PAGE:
Asthma is a chronic inflammatory condition which causes the airways to narrow, swell, and produce extra mucus. Asthmatic attacks if not managed timely and adequately may lead to a life-threatening event.
Asthma is one of the most common chronic conditions worldwide. In the Philippines, 12% of the population have asthma according to the Global Asthma Report. This means 1 out of 10 Filipinos are afflicted with asthma.
It often starts during childhood, usually before the age of 5. But onset during adulthood is possible, starting after the age of 18.
What Causes Asthma?
There are several factors that may predispose a patient to develop asthma:
- Genetics – According to a study in 2014, genetic factors account for 70% of a person’s risk for developing asthma. Children of asthmatic parents are more likely to get it.
- Environmental factors – Exposure to allergens and irritants, such as fumes, chemicals, dust, molds, and air pollution, can irritate the airways and predispose an individual to develop asthma.
- Respiratory infections – Severe viral infections during childhood, like Respiratory Syncytial virus (RSV), can predispose a child to develop asthma.
Asthma triggers for each patient vary. Some patients can be more sensitive to certain triggers than others.
The most common triggers include:
- Air pollution
- Dust mites
- Exercise or physical activity
- Infections (respiratory)
- Intense emotion
- Medications (ex. Aspirin or NSAIDs)
- Pet dander
- Strong chemicals or scents
- Tobacco smoke
- Weather conditions (extreme)
What Happens During an Asthma Attack?
The signs and symptoms include:
- Chest tightness, pain, or pressure
- Coughing (mostly at night)
- Difficulty speaking (able to speak in short phrases/words)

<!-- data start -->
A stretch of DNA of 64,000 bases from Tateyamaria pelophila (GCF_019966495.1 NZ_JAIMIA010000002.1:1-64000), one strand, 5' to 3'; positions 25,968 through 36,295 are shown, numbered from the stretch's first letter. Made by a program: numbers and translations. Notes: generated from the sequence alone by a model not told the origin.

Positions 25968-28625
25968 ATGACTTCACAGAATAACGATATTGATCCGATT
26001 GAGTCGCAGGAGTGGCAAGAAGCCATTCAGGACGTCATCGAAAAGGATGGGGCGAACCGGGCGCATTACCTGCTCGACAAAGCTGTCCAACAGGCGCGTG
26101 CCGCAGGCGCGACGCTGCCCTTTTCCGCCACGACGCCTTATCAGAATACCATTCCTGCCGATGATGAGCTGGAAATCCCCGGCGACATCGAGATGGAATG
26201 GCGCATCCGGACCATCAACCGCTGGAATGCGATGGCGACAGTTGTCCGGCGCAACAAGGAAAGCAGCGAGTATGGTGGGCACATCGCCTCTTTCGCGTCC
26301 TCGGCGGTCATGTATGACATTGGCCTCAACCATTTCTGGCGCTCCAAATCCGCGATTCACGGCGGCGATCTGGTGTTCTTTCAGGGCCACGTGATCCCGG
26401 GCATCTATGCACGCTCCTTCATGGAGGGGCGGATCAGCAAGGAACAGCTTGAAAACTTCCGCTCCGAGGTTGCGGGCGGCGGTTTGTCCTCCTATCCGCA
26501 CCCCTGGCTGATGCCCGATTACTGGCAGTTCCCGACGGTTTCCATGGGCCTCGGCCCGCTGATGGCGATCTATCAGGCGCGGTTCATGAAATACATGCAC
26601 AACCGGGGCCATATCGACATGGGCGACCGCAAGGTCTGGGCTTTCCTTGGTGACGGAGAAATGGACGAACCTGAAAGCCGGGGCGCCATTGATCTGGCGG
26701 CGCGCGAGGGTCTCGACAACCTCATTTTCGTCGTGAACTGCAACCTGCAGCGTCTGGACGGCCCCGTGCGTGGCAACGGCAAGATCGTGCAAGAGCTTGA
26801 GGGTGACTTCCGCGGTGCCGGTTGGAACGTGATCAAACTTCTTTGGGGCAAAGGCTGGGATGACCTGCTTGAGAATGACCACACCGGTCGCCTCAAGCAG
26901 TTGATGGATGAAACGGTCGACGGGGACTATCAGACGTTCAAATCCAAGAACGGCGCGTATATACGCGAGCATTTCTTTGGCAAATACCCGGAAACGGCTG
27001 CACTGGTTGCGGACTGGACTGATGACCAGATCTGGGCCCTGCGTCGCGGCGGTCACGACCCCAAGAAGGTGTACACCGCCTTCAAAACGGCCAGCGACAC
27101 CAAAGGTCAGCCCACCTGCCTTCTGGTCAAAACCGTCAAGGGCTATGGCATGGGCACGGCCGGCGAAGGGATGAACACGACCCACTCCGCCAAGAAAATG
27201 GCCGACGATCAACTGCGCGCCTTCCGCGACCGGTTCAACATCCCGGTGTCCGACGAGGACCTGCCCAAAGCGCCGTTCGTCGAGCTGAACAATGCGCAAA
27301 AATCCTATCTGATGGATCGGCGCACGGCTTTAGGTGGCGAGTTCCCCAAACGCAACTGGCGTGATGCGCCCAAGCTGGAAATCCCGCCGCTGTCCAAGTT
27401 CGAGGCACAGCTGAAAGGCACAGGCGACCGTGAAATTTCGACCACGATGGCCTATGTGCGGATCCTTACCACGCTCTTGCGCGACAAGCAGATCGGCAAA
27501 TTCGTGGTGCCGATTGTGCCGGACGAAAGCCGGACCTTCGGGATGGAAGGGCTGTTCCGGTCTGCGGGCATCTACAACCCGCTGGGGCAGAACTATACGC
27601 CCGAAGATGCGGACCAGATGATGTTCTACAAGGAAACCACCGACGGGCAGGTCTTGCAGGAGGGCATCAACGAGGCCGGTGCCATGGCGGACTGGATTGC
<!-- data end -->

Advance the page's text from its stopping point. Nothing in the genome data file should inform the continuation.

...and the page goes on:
- Fast breathing
- Night-time awakening
- Shortness of breath
- Trouble sleeping
- Wheezing (squealing or whistling sound when breathing)
Asthma symptoms may present differently for each patient. The symptoms may be experienced through the day, and for some, certain activities may worsen them. (ex. exercise)
Treating asthma involves recognizing the triggers, avoiding them, and using medications. Medical treatment of asthma depends on the patient’s asthma severity.
For acute asthma attacks, quick relief medications are used such as bronchodilators (ex. Salbutamol). This medication works within minutes to relieve the airway constriction and decrease the symptoms quickly. They can be administered orally or inhaled via an inhaler or nebulizer.
For patients with persistent asthma, long-term control medications are given to achieve and maintain control of asthma. These medications help reduce airway inflammation, control chronic symptoms, and prevent asthma attacks. They are taken daily on a long-term basis. The duration of therapy will be determined by the patient’s symptoms and control, with the guidance of their Pulmonologist.
It pays to be informed.
Pop culture has long taught us that asthma is a sign of weakness. However, learning more about it helps people realize that people who are afflicted with the condition are much stronger than we anticipate.
As common as it is, the condition raises a lot of questions. Do you have any more questions about asthma? Call us! With voice and video consultations, a record of your consultations, and more, the Medgate app is here to make you worry less.
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